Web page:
If you aren't familiar with dog DNA, you may want to start with this previous post for a general explanation as this post is a little more detailed and covers only one test, IVDD.
As we've described and explained in previous posts, we DNA test all of our dogs for genetic conditions. Until recently, we were able to proudly boast that the majority of our dogs were "completely clear" of all genetic defects tested by Embark. And then, Embark introduced a genetic screening for IVDD and the vast majority of our dogs (and all Cavalier King Charles Spaniels) suddenly had a blemish on their records. Since that time, we've had conversations with Embark, our vets and leading specialist to better understand why this happened and what it means.
For breeders, the goal in doing genetic health screenings is to reduce the instance of genetic illness within the breeding program, while also continuing to work on reducing inbreeding and other genetic issues that aren't identified by genetic testing (such as heart disease in the Cavalier). So what do you do when every dog in your program shows a predisposition towards a genetic condition? Well, you research and determine what to do. Here is what we've learned:
First, what is IVDD? IVDD is short for Intervertebral Disc Disease which refers to a condition such as a slipped or herniated disc. In simpler terms, it means a predisposition to having a back problem. IVDD occurs when the soft center of the spinal disc squeezes out in to the spinal cord, compressing it. IVDD can be degenerative condition that can cause back pain and limit mobility. Affected dogs may show a sudden onset of hind leg weakness, paw dragging, and/or back pain.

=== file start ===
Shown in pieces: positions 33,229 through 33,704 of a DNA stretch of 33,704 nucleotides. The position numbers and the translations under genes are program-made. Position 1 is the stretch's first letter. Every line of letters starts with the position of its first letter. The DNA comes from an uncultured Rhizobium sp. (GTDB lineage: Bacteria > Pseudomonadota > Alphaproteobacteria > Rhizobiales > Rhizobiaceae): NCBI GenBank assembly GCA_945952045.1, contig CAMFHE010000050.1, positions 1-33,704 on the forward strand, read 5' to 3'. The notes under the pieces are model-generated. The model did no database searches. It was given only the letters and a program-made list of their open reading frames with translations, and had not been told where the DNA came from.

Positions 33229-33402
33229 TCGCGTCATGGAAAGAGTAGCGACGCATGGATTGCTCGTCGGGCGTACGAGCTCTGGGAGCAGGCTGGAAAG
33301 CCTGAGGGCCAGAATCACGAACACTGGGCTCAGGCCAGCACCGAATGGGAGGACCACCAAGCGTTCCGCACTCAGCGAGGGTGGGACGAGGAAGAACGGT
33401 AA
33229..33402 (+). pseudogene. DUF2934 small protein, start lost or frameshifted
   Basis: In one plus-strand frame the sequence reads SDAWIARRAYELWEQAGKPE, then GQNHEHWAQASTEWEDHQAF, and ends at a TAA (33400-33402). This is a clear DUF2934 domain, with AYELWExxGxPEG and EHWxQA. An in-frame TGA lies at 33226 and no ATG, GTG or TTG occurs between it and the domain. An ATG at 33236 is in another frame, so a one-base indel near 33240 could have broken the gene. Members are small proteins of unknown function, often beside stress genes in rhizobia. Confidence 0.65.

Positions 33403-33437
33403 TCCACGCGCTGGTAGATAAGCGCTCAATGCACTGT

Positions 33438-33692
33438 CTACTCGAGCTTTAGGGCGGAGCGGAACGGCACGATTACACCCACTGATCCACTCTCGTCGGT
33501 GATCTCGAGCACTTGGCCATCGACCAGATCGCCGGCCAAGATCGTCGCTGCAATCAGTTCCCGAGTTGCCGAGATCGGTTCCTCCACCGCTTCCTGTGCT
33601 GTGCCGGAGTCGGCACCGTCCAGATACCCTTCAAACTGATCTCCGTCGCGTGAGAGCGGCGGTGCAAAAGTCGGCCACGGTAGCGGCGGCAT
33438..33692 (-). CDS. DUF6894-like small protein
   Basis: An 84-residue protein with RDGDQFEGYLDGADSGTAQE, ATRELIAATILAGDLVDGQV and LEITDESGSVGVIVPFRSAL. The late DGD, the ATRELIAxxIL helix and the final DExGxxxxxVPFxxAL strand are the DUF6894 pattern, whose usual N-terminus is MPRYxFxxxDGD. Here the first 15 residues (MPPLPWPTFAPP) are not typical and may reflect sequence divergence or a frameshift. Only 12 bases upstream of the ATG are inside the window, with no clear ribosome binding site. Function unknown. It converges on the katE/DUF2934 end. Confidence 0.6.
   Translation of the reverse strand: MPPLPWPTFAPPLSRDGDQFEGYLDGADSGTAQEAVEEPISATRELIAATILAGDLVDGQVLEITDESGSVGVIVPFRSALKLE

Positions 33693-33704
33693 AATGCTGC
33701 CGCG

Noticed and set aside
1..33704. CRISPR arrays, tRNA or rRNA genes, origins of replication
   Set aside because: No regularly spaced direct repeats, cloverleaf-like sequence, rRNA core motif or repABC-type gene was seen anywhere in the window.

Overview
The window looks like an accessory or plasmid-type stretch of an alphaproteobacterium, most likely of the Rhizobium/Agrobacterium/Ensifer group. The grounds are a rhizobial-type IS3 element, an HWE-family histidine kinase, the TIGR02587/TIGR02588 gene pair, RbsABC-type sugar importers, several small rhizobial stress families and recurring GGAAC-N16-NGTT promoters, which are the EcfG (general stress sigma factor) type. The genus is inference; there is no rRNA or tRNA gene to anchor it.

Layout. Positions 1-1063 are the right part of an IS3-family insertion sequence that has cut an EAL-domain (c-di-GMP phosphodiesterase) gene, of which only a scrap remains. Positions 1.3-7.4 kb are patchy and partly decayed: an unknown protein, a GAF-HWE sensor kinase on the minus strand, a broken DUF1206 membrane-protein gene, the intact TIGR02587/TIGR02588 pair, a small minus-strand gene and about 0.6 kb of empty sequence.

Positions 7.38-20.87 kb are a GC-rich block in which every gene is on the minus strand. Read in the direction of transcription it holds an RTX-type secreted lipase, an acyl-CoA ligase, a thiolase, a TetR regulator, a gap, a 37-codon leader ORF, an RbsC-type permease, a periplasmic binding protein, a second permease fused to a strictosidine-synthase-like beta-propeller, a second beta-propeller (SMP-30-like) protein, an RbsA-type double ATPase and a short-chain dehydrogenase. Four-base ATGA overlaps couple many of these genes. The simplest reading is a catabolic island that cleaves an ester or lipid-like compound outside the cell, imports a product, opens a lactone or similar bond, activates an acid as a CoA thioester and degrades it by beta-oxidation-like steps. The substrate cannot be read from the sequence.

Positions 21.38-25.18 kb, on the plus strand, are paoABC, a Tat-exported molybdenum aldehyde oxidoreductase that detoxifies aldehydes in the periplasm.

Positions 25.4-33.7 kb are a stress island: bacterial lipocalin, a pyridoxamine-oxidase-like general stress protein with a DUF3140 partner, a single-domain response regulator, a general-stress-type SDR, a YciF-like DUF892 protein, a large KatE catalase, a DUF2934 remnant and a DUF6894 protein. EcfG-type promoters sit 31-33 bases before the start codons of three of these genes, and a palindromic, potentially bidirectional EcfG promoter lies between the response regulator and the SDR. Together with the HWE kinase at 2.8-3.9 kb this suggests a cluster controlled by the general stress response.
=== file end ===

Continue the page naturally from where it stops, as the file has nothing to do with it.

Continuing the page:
How does Embark test for IVDD?
IVDD is a linkage test. Because linkage tests don’t directly look at a variant of interest, they may not be predictive of your dog’s true genotype. Essentially, Embark is looking at DNA sequences that tend to be inherited together to infer the presence or absence of a genetic variant.
Why do the majority of Cavaliers have this variant?
This is where DNA starts to make sense. This linkage test is picking up the DNA for a certain body shape. Dogs with two copies of the IVDD variant typically appear to have shorter legs and a longer body. This is known as the "long and low" body shape. Other breeds where the vast majority of the dogs will carry this variant include Dachshunds, Basset Hounds and Corgis. So, the reason that almost all Cavaliers have the DNA variants is simply because the shorter legs and longer body predispose them to back problems. The test is new, but the news is not.
Now what do breeders do with this information?
Other genetic tests have allowed the responsible Cavalier breeder to strategically eradicate the predisposition of disease from their program. Good examples are the tests for Episodic Falling, Dry Eye / Curly Coat and DM. This test is different. The number of Cavaliers who do not carry the IVDD markers is very small. And, the reason some of them don't carry the markers is that their legs are too long and they don't meet the breed standard. And, if breeders only breed those dogs, we will effectively be changing the size, look and shape of the Cavalier. Imagine any of these breeds with long legs? The Dachshund as we know it would be gone.